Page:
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Live Review: Friends, Ganglians at Minneapolis’ 7th Street Entry (12/3)

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    friends3 Live Review: Friends, Ganglians at Minneapolis 7th Street Entry (12/3)At the 7th Street Entry on Saturday night, I felt like I was back at one of my middle school dances. I witnessed girls kicked out for underage drinking, couples forming and breaking up on the dance floor, and late-night rendezvous with the bands arranged via iPhone. Even though I admittedly enjoyed observing the youth of today and dancing a little myself, it was one of those shows where I felt tired, old, and like I didn’t quite “get” what kids were listening to these days. Sacramento psych-rockers Ganglians headlined, but it seemed like the vast majority of the sparse audience came for the opener, the up-and-coming, proud Brooklynites Friends.

    The lead vocalist of Friends seems to have gotten over the stage fright she mentioned in an interview with Stereogum earlier this year. Sporting an oversized Ganglians shirt, blue lipstick, and a high side ponytail, she climbed down into the audience during exotic, bass-heavy “Friend Crush” and danced with as many guys and girls as she could. It’s no wonder she’s so appealing: With universal lyrics like, “I’ve seen you around/I don’t know what you think of me/I want to be your friend/I want to ask your advice on the weekday/I want to plan something nice on the weekend,” the confident Urbani makes the endearingly shameful idea of a friend crush somehow cool. Other set highlights included lightly sinister closer “I’m His Girl” and Ghost Town DJs cover “My Boo”. In fact, these singles were the only ones Friends performed that sounded just as good live as in their glamorous music videos.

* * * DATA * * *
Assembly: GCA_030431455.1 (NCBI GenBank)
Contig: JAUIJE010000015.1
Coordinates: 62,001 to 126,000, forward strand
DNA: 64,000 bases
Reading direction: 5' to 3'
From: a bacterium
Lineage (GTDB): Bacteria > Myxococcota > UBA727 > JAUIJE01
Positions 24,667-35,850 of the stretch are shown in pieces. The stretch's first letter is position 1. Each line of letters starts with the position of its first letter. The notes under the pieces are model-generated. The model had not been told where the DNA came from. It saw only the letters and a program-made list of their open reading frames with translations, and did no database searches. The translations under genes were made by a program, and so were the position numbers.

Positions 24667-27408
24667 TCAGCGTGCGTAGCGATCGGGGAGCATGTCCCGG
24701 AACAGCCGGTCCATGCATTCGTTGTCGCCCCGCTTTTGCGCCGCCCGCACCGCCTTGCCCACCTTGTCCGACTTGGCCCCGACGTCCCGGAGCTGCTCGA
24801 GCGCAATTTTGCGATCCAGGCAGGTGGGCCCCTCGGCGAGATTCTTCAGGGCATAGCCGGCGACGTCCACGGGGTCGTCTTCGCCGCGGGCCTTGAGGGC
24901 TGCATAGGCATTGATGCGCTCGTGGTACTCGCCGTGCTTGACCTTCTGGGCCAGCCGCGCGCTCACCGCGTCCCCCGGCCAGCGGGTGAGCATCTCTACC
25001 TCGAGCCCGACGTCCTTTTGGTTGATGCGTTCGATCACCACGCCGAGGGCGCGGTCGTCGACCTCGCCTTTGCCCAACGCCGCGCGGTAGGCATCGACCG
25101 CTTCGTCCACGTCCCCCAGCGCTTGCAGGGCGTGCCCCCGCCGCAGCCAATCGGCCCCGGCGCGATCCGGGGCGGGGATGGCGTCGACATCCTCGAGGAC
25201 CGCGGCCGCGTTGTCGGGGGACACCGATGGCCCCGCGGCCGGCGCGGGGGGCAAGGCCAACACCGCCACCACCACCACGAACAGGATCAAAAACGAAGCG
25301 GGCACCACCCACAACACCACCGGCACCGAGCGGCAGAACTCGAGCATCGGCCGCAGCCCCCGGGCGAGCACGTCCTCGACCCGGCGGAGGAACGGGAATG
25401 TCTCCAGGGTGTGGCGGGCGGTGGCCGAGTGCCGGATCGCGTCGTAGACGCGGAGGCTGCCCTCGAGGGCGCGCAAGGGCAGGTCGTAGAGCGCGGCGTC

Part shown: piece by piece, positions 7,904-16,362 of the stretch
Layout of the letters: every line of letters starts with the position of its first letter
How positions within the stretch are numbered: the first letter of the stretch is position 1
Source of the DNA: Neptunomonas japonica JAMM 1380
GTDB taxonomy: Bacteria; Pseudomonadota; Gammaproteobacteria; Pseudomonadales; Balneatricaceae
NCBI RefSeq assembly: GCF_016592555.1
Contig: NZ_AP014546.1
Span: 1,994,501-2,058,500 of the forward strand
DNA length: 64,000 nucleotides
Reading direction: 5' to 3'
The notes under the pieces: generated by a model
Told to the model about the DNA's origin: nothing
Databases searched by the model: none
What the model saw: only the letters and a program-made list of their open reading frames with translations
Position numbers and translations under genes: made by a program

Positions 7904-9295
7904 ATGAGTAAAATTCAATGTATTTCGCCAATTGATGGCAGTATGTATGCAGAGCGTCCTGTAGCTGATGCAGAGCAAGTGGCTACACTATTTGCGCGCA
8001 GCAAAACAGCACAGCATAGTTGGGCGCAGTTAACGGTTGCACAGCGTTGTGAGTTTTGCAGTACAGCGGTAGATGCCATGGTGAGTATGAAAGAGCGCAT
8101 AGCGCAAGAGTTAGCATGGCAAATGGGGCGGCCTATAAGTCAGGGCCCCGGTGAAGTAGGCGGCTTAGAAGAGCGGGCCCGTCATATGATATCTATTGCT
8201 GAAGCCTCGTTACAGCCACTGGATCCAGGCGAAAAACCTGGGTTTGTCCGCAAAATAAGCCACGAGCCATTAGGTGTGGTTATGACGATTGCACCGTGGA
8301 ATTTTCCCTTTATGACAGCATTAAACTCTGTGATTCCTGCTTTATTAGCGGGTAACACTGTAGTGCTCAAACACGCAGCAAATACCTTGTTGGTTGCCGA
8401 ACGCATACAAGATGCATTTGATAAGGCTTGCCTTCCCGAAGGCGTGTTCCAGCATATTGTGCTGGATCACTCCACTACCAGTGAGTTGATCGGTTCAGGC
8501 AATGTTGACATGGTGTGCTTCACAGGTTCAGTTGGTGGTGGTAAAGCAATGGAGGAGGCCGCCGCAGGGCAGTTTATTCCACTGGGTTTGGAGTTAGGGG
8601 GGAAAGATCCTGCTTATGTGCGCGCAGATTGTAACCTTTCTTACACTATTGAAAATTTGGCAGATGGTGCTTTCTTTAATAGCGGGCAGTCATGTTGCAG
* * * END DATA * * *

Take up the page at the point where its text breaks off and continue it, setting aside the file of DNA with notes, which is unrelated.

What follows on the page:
ganglians1 Live Review: Friends, Ganglians at Minneapolis 7th Street Entry (12/3)

    After Friends left the stage, the dance floor cleared out. During Ganglians’ setup, guitarist Kyle Hoover asked the sound engineer for “lots of reverb. Long, wet reverb,” which keyboardist and lead vocalist Ryan Grubb elongated into the microphone until it reverberated to his satisfaction. As UK publication The Guardian pointed out, “Reverb, reverb, reverb are the three R’s for Ganglians.” Even though the band threw itself into the performance until each member broke a sweat—Grubb almost tipped over his keyboard in his ardor—Ganglians was, ultimately, not a band to write home about. Headbangers like “Blood on the Sand” and “Hair” just sounded the same live, the finer nuances lost like Grubb’s words to the skuzzy, echoing guitars. The crooning country sway of “Cryin’ Smoke”, however, was a calm oasis in a sonic desert and my favorite track of the night. And that wasn’t just because of the new couple dancing cheek-to-cheek in front of me.

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